How Machines are Waging War Against the Malicious Insider

Written by

The Terminator once proclaimed that his “CPU is a neural-net processor, a learning computer.” For an audience in 1985, those words meant little. But today, machine learning plays a major part in cyber-security – and it has moved from the box office to a day-to-day reality.

There remains a concern. In any true Hollywood thriller, the villain is never the intimidating figure that dominates our screen, but the unassuming character that always befriends and betrays the hero. A similar twist also exists in cyber-security. Everyone concentrates on the external menace – but the forgotten internal threat is often the one that plunges the knife.

It can be easy to discover the unintentional insider and address this with training and technology. The intentional insider threat, however, can be much harder to detect through conventional network security monitoring methods. While most security operations are doing all they can to keep up and mitigate the insider as best they can, they’re still largely at a disadvantage. Fortunately, there is a savior in sight and machine learning is gaining momentum and catching up with the sophisticated, malicious insider at a rapid pace.

The challenge

Traditionally, monitoring for insider threats has been difficult because of one major obstacle: data, or the sheer quantity of it. When monitoring for insider threat activity using conventional network security monitoring, companies have to track and analyze data with just the eyes and brains of their employees.

Of course, the human brain is an uber-powerful processor, but processing huge swathes of data can be nigh on impossible. There are tools that can help, including event aggregation and data correlation with a security information and event management (SIEM) platform, but even these have their limitations and can only monitor for events that are known to be malicious.

This however is ineffective because malicious actors are often patient, using “low and slow” attack methods to access, steal and exfiltrate data as stealthily as possible. These attacks come out of the blue and their methods don’t raise the alarm in traditional security monitoring.

This is where the machines come into play. By running data from multiple event sources through various user behavior analysis (UBA) algorithms, new platforms backed by machine learning can help identify whether someone is trying to access data that they shouldn’t be. Machine learning is so effective because it can improve by simply watching and processing data from multiple event sources. Fundamentally, it can learn without human interaction – meaning it can find insider threats that humans may not have thought possible and with less margin for error.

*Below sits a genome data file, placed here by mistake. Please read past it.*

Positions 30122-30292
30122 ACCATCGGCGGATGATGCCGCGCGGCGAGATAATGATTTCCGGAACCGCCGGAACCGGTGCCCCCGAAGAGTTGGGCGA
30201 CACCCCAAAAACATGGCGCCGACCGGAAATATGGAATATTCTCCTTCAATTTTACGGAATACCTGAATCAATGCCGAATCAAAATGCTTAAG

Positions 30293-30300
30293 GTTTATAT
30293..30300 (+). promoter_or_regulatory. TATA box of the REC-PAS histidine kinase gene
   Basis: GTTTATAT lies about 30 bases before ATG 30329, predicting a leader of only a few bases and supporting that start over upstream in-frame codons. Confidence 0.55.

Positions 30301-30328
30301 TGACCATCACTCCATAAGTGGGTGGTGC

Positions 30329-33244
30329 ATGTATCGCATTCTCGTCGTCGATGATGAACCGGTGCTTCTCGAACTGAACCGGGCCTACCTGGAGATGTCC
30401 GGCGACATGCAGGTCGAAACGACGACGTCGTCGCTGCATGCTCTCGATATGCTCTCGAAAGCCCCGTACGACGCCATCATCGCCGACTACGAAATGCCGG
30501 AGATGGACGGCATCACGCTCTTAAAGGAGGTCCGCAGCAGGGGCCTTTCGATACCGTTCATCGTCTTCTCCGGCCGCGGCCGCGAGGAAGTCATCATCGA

The perfect partnership

Machine learning is a powerful tool that can utilize big data in a way that simply isn’t possible by a human, or even ten. However, to make the most of machine learning it has to be effectively managed and work in tangent with the human brain.

The reason it is so effective alongside human analysts is because machine learning has the ability to crunch data in such a way that it can create the holy grail on cybersecurity – context.

For example, an average security analyst will often take each event in the network in isolation. The analyst monitors the network, picks up an event (e.g. a manager tried to open a website that hosts malware) remedies it and returns to monitoring.

This is fine for certain threats, but against an advanced malware infection or a “low and slow” data exfiltration attempt by a user – it’s almost useless. Unless events are tied together to provide context, detecting a sophisticated insider threat is near impossible.

By utilizing Big Data however, a UBA solution can form context by monitoring from all angles. This creates a picture of normality and then raises the alarm as soon as that normality is broken, be it via an email, network file transfer or anything else the user wouldn’t usually do.

Coupled with spotting abnormalities in context is having the ability to respond in lightning speed. Traditional network security monitoring, in most cases, falls short at providing timely response to insider threat events and incidents. Machine learning provides fast detection and reporting to permit your cybersecurity analysts to respond more quickly to insider threats.

Some UBA systems can also use various scripts and APIs with configuration management tools to implement mitigating controls, such as firewall rules or account restrictions, to prevent the attacker from sending data or command and control traffic out of your network. From zero to containment in mere seconds. Although insider threat actors work at a low and slow pace, machine learning UBA tools can use automation and interoperability to put a stop to insider threat activity instantly.

The machine learning revolution

Technology is moving to the front line in the battle against insider threats. The machine learning revolution is still only in its infancy and we are yet to reach widespread adoption, but inroads are being made every day. Ultimately, equipping humans with the power of machine learning is a great leap forward, and with its accuracy and speed, malicious users will struggle to hide. Hasta la vista insider threats.

What’s hot on Infosecurity Magazine?